All of which will not give much calm to the howls of protest already warming up on a new front - the nuclear debate - now that people have got a taste for protest.
"Nothing can be done against the will of the people," as Michael Fitzmaurice recently said when he was addressing the issues of pylons, fracking and wind turbines.
In my view, this standpoint teeters on the right side of reasonableness.
It is not beyond Fitzmaurice, however, to rouse a crowd with back-of-a-lorry rhetoric. "In my view this is one of the biggest land grabs since Cromwell," he told a meeting of Turf Cutters and Contractors in Roscommon some time ago.
Among the issues on which Fitzmaurice campaigned for election to the Dail was the introduction of proper setback distances for wind turbines.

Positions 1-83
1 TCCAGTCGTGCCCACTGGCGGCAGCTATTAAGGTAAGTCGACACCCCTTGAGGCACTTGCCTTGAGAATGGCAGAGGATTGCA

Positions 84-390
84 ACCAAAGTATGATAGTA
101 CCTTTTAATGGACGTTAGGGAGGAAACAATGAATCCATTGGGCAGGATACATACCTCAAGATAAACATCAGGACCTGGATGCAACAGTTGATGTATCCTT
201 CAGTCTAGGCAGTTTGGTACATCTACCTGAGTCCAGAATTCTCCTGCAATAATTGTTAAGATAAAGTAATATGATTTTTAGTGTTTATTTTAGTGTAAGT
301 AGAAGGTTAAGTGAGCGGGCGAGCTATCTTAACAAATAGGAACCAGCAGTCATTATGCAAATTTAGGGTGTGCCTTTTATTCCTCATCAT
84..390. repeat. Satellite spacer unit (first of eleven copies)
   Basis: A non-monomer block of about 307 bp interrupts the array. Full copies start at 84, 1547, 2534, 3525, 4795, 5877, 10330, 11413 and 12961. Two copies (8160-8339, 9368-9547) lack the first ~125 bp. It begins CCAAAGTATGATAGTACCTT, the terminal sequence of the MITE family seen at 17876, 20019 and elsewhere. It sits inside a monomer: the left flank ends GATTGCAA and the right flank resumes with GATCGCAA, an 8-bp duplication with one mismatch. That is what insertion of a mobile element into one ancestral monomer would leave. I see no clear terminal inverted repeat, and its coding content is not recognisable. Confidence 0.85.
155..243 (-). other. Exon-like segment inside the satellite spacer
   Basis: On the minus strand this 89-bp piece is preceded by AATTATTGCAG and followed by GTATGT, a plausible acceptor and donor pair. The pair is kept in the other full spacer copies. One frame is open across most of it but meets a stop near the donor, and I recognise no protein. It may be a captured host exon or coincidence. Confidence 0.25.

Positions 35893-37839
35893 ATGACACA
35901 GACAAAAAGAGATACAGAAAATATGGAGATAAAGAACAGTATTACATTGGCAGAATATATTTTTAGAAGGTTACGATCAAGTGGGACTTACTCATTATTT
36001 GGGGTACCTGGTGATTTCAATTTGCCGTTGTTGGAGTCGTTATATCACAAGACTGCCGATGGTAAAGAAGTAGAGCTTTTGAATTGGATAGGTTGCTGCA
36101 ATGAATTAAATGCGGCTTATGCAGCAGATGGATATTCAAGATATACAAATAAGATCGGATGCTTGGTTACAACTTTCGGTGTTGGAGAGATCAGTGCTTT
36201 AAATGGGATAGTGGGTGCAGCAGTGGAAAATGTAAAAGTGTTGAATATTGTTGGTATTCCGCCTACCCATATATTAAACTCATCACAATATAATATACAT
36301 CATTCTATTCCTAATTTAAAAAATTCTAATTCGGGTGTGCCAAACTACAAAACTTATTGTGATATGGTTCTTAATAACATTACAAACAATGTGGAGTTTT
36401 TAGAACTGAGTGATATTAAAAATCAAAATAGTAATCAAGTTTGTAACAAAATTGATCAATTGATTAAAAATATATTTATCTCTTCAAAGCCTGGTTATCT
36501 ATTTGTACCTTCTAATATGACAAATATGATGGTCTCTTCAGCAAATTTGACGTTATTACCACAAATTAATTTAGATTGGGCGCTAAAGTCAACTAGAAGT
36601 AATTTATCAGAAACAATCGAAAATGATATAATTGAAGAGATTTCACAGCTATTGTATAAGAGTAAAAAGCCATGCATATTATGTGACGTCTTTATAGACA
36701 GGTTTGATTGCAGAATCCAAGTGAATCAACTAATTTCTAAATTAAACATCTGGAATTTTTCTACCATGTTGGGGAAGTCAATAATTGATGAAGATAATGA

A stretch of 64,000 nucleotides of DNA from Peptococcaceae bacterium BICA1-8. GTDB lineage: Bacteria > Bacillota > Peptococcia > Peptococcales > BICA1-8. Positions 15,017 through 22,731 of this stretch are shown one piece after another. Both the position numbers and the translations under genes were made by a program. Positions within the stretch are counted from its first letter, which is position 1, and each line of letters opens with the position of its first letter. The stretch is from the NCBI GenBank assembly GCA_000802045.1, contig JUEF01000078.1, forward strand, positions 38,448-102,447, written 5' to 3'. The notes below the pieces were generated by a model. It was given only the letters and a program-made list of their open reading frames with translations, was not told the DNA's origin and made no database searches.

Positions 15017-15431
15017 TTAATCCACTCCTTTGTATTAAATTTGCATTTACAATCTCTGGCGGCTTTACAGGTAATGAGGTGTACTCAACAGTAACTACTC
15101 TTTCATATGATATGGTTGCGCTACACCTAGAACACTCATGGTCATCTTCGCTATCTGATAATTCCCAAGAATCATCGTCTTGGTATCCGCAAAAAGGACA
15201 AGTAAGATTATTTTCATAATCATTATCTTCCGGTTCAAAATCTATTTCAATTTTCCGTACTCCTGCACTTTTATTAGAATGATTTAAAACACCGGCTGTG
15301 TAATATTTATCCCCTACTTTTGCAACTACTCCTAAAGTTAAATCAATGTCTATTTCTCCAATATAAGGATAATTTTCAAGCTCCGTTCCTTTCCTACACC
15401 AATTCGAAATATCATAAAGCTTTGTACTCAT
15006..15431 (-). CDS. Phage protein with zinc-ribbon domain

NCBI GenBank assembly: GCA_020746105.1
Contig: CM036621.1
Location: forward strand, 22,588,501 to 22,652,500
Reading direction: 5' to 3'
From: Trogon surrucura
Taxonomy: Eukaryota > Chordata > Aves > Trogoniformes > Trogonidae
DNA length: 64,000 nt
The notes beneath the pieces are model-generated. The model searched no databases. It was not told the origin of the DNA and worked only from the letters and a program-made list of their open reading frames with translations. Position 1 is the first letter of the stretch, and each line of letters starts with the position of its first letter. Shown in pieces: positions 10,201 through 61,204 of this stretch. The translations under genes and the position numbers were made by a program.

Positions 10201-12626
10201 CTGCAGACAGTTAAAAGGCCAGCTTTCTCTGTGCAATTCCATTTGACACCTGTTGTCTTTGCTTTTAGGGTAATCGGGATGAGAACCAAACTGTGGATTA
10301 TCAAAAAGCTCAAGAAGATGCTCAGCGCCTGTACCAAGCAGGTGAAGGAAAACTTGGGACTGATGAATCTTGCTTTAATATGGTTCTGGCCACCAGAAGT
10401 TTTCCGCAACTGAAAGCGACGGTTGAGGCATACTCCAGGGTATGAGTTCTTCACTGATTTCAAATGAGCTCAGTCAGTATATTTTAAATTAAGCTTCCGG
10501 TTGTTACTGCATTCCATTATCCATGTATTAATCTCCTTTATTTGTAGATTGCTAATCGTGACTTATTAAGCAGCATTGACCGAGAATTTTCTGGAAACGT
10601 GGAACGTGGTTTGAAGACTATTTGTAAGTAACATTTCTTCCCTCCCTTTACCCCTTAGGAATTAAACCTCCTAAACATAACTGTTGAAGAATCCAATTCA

There were several reasons for this; on the ground of public health, for example, and also issues related to noise levels.
The wind energy industry also has reasonable arguments to make on these issues, backed up with scientific research.
Like the MEP Marian Harkin, a reasonable politician, I tend to go with scientific research while being vigilant towards, and questioning of the source of such research.
Regardless, the purpose of this article is not to get into the detail of the energy debate, but to report back on a visit to Mount Lucas bog in Offaly this Christmas, and specifically on the issue of noise level which gave rise to such protest.
Bord na Mona owns a wind farm on this bog, which has 15 turbines fully erected and operational with plans for another 13.
We entered the bog from an area known as Little Island, which is out the church road in Daingean.
About two miles out you take a left down a car way used by locals to draw home turf, mostly by tractor and trailer.
I noted from this year's freshly cut turf banks that everybody now hires a contractor, such as Michael Fitzmaurice, and that nobody cuts by hand anymore, as Luke Flanagan did a couple of years ago when he attended the All-Ireland turf-cutting championships locally and threw out a few sods to my father.